Eighth-inning struggles continue for Rays
Carter surrenderes game-deciding blow to Thomas
CHICAGO -- After his team surrendered an eighth-inning lead for the 10th time this season, saddling the Devil Rays with their sixth straight loss, manager Lou Piniella decided that it was time for something drastic and a little out-of-the-ordinary.
Following Tuesday night's 6-4 loss to the White Sox at U.S. Cellular Field, Piniella announced that he would start one of his relievers for Wednesday's game and bring in scheduled starter Casey Fossum in the third, so he could be around for the eighth inning.
"Here's what we're going to do: I'm going to start relievers and my starters are coming in the third inning," Piniella said in his postgame talk. "That's the end of that. I made up my mind and that's what we're going to do. People are going to think I'm crazy, but we're just going to try it."
The concept may seem like a joke, but after being outscored by opponents, 90-27, in the eighth inning this year, Piniella seems to finally have had enough. When all those listening to his plan started to snicker, Piniella reiterated that this was not a joke.
"I'm serious when I said that," Piniella said. "That's what we're going to do."
It's not the first time that Piniella has mentioned the idea, but following his team's most recent collapse, this time it seems like the manager might really live up to his word.
Lance Carter (1-2) was charged with the eighth-inning demise this time. He allowed a double to Scott Podsednik and a single to Tadahito Iguchi before making the big error to Thomas, a breaking ball that stayed high and traveled 418-feet into the left-field stands.
"The guy is paid to hit pitches that are terrible and that was a bad pitch," Carter said as he hung his head following the game. "He's hit a lot of home runs and he got that one.
"If I could take it back, I would, but I can't."
The eighth-inning woes just won't go away for the Devil Rays, and losing another in that inning added to the frustration for a club that can't seem to get the breaks to go their way.
The loss was especially disappointing after the strong start by Mark Hendrickson. The southpaw delivered one of his better performances of the season, giving up three runs in 6 2/3 innings of work. He allowed eight hits, striking out four and walking none, but ended up picking up his seventh no-decision of the year.
|Mark Hendrickson / P|
Weight: 240 lbs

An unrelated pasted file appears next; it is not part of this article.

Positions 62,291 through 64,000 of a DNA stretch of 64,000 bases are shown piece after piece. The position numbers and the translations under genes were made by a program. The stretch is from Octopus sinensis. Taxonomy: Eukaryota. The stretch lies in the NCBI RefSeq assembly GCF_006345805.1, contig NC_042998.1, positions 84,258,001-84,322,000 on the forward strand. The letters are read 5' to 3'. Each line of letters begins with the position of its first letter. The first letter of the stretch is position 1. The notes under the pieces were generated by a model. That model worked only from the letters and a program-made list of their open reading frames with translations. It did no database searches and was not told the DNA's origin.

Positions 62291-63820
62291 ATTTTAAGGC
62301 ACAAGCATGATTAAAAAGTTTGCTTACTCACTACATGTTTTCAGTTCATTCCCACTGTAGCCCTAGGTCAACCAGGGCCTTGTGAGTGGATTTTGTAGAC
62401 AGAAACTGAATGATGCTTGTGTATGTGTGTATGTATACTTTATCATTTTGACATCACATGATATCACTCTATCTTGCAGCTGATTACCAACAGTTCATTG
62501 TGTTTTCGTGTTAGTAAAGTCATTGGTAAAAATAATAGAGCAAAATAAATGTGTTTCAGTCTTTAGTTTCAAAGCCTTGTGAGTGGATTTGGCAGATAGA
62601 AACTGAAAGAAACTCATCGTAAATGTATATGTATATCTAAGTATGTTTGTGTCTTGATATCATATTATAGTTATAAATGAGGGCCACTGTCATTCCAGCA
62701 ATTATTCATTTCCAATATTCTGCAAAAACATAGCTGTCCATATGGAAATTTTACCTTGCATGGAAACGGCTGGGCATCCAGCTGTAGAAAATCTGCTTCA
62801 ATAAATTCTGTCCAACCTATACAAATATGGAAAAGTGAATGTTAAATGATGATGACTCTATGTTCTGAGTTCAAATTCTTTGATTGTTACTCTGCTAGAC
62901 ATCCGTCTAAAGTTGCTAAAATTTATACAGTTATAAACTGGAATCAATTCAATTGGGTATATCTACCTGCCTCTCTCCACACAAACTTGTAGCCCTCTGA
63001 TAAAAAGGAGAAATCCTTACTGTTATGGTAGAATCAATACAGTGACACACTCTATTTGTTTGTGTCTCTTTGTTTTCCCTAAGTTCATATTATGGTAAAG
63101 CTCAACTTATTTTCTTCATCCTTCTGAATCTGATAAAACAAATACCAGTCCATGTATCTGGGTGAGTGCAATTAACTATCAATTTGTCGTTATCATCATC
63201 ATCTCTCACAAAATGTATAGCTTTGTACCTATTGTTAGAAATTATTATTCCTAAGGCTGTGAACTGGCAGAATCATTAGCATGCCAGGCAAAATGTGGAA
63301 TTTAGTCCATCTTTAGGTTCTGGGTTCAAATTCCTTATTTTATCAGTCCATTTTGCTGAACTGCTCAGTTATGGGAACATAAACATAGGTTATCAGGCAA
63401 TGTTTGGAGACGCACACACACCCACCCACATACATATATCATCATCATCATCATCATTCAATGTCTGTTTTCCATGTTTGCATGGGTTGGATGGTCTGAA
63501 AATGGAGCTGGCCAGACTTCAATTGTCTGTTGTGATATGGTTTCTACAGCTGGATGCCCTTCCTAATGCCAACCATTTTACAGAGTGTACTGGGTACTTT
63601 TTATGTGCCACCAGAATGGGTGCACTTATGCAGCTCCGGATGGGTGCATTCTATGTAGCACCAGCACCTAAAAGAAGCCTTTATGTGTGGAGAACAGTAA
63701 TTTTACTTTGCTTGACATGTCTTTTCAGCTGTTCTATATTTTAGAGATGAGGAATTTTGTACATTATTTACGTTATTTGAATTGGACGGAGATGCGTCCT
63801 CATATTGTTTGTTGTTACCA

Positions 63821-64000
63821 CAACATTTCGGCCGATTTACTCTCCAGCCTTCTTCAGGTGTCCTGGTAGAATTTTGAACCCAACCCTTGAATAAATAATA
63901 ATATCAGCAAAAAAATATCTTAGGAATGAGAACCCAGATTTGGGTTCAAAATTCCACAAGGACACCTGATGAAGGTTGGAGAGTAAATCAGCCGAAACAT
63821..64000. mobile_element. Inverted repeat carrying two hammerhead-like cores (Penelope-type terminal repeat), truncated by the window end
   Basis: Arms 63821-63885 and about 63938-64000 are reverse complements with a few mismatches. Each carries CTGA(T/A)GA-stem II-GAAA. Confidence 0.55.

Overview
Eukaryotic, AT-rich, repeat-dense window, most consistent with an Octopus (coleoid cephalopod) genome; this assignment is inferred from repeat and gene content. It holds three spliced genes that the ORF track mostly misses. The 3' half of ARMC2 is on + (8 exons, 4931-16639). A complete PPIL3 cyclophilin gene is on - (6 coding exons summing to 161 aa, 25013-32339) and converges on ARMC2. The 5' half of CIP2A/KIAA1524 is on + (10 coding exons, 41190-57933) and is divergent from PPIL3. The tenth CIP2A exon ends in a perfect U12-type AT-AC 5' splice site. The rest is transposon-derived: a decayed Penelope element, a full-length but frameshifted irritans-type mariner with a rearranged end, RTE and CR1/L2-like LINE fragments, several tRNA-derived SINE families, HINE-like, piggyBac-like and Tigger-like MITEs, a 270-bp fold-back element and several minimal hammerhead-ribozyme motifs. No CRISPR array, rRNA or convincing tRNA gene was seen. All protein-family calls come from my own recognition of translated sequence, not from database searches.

Bats: L / Throws: L
"To keep a team like this down and give our team a chance to win the game, that's all you can ask," Hendrickson said of his start.
A see-saw battle for the lead had ensued between the two clubs all night long, but it appeared that the Devil Rays had a good grasp on the game after taking back the lead in the top of the sixth.
Aubrey Huff singled and Travis Lee walked to put two men on base with one out for the Rays. Damon Hollins then hit a double to left that scored Huff and put Tampa Bay ahead, 3-2. Nick Green followed by hiting into a fielder's choice, but the throw to home by Juan Uribe was not in time, enabling Lee to push the Rays' lead to two.
But the White Sox just wouldn't go away, and continued to chip at the lead in the seventh. After a miscue by Green on a ground ball foiled a double-play opportunity, the Sox collected two more singles to pull within one, 4-3.
Then came the disastrous eighth that cost the Devil Rays another game.
"The eighth inning is just like a jinx for us," Huff said, shaking his head. "I don't know what it is."
How to break that eighth-inning hex has been something batted around all season, and since the plan to use Carter didn't work on Tuesday, Piniella seems to think that maybe only his starters can help to rid the team of the curse.
Wednesday may be the ideal time to try out this change. Scheduled starter Fossum started the season as a reliever, and is used to coming in for all types of situations; starting a game in the third is not a completely foreign to him.
"It wouldn't be anything new to me," Fossum said of the possibility of coming in for the third inning. "But it does sound a little different."
The concept of starting a reliever may seem quite unorthodox, but Fossum said he had heard of other managers considering the idea in the past.
Piniella said he didn't know if anyone had tried that strategy before.
"Listen, I don't want to be an innovator, but we're just going to try it and see what happens," Piniella said.
Until Fossum gets an official word, though, he is still taking this idea as another one of Piniella's off-the-cuff ideas that seem to follow tough losses.
"Obviously, we have to try something," Fossum said. "But I'm prepared to start tomorrow until I hear otherwise."
Kelly Thesier is a contributor to MLB.com. This story was not subject to the approval of Major League Baseball or its clubs.